After convincing him I really wanted to see all the typical boring historic sights, we were off.    The first stop was the Ulugh Beg Observatory.   It was built in the 1420s in order to determine the midday point.  The most annoying part of this site were the two giant tourbusses full of Korean tourists.  No idea why they seem to come to Uzbekistan in such large numbers, but they apparently do.

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Anyways, back to the Observatory.  A picture of the outside:

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Jun 062013
 

Got to the hotel around 430am, the Hyatt Regency Bishkek:

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Guess this is as good of a place as any to start the hotel review…since I had problems from the very start.  Check-in was quick, up to my room, and it was roasting.  AC and blower weren’t working.  Call down to front desk and ask to switch rooms, “no, we are full, I will send someone up.”  The maintenance guy fiddled with it for 30 minutes and couldn’t get it to turn on either, and then I elevated and demanded a manager.  He still said there’s no rooms, blah blah blah.  I threw a mild fit.  Well, look there, there’s a room on the Executive Floor.  Funny how that worked out!  An hour after arriving, around 5:30am, I passed out…and didn’t wake up until nearly 2pm.

But, back to the hotel.  The staff was friendly the entire time, although I didn’t have a ton of interaction with them.  The perk of the new room was executive lounge access, but it was nothing to get excited about.  A nice espresso machine and cookies (?) in the morning, but in the evening they put out quite a nice snack display with meats, cheeses, etc, and free beverages.  I was allowed to bring my colleague in as well, so that was a nice perk.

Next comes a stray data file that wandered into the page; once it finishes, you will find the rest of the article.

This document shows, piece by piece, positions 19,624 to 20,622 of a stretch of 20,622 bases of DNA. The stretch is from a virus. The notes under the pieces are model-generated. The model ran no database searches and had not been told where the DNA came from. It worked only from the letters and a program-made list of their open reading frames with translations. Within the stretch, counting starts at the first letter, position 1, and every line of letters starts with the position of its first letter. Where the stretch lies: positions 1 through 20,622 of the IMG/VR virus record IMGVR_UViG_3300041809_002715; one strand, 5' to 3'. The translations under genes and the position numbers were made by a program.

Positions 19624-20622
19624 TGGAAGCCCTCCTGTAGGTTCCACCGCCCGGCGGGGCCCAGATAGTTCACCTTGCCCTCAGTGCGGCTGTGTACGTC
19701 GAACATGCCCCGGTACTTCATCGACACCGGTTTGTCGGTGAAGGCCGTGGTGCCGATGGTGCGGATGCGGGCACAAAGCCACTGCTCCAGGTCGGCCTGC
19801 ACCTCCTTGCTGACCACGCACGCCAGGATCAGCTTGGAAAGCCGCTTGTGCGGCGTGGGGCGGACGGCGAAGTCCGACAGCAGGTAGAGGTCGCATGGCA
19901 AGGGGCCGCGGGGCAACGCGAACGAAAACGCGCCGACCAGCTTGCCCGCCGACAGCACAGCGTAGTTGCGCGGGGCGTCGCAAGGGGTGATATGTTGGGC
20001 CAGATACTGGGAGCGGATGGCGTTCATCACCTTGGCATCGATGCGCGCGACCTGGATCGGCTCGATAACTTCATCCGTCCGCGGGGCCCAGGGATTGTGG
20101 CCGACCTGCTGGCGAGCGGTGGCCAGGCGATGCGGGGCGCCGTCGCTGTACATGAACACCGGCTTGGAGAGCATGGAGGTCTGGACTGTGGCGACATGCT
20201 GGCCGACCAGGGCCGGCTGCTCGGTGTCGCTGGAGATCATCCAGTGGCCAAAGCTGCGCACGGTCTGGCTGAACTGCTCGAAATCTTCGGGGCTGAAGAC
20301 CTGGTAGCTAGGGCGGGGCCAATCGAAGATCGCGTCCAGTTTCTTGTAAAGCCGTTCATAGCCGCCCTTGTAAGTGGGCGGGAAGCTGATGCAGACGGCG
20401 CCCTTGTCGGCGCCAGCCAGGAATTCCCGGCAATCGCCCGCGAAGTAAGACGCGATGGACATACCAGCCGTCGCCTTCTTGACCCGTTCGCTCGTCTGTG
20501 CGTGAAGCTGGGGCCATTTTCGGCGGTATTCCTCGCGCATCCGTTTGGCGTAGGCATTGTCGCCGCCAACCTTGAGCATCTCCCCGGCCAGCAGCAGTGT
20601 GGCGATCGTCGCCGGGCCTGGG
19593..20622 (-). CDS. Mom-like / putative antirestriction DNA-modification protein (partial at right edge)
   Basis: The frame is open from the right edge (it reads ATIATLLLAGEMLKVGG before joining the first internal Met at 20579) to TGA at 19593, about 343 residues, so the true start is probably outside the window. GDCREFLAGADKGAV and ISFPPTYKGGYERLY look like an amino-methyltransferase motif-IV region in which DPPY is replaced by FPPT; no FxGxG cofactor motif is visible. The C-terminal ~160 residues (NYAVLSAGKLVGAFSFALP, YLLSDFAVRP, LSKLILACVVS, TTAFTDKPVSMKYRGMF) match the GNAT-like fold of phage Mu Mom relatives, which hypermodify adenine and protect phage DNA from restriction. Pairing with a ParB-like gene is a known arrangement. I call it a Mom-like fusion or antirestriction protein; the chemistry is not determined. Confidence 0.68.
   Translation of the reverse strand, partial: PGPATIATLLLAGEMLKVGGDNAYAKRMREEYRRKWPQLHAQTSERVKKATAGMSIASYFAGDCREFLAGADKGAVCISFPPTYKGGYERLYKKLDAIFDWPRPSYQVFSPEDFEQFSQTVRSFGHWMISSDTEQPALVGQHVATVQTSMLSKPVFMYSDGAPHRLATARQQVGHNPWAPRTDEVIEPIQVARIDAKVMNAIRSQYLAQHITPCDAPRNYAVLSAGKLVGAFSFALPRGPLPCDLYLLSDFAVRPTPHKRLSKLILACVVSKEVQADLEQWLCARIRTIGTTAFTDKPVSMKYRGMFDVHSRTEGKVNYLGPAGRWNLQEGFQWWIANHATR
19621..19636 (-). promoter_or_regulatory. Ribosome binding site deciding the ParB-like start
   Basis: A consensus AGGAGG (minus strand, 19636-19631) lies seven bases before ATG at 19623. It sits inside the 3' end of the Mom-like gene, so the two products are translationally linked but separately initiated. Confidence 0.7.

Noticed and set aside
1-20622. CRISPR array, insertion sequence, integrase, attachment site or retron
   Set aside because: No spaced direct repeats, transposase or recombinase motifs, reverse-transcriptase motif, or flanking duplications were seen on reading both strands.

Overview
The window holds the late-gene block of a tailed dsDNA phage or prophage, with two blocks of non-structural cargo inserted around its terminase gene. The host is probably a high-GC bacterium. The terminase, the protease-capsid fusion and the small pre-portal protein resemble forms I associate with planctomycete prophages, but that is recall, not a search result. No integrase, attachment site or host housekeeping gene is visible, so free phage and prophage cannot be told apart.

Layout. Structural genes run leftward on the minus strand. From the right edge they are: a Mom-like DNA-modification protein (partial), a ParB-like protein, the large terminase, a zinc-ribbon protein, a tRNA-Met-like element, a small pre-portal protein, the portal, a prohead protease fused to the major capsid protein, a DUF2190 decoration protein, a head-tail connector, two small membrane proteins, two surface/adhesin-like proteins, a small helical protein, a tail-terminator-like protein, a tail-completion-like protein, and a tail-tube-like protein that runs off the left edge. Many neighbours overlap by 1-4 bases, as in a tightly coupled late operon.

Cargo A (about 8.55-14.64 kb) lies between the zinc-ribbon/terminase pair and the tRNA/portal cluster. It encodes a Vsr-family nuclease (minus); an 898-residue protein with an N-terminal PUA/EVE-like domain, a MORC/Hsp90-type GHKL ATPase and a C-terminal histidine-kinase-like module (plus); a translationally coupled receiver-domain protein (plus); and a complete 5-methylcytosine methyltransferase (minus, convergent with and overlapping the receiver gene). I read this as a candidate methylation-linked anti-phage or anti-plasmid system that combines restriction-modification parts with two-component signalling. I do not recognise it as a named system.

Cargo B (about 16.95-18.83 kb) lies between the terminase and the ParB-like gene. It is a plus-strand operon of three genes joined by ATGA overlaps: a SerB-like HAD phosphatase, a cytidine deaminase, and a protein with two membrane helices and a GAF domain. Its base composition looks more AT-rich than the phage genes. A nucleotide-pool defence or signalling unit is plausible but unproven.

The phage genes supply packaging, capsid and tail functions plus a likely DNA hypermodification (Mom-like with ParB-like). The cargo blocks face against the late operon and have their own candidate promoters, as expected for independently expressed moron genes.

Other than that, we really didn’t use any hotel facilities.  We had one drink in the bar which tried really hard to be cool, but weren’t overly impressed with it.  There was an in-house travel agent, who was fantastic and managed to book us a daytrip for the next day at around 9pm – impressive, and more on that later.

The room was comfy enough, and no complaints about the bed or room temp once I got a room where the AC worked.  It was plenty quiet, and my room had a huge shower and tub in it.  I would say the paying the extra $20 or so for the deluxe room upgrade was way worth it – it was double the size of the standard rooms plus had a king bed.  Overall, no question this is THE place to stay in Bishkek.

So, woke up at 2pm, and decided to go for a stroll.  I’ll go through the sites pretty quickly, and I didn’t see all of these the first day….since I had the weekend to recover.  But, going to post them all now regardless.

We’ll start right next to the Hyatt with the national opera and ballet:

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A short walk away was the Dom Soyuzov, a very cool Soviet-era building: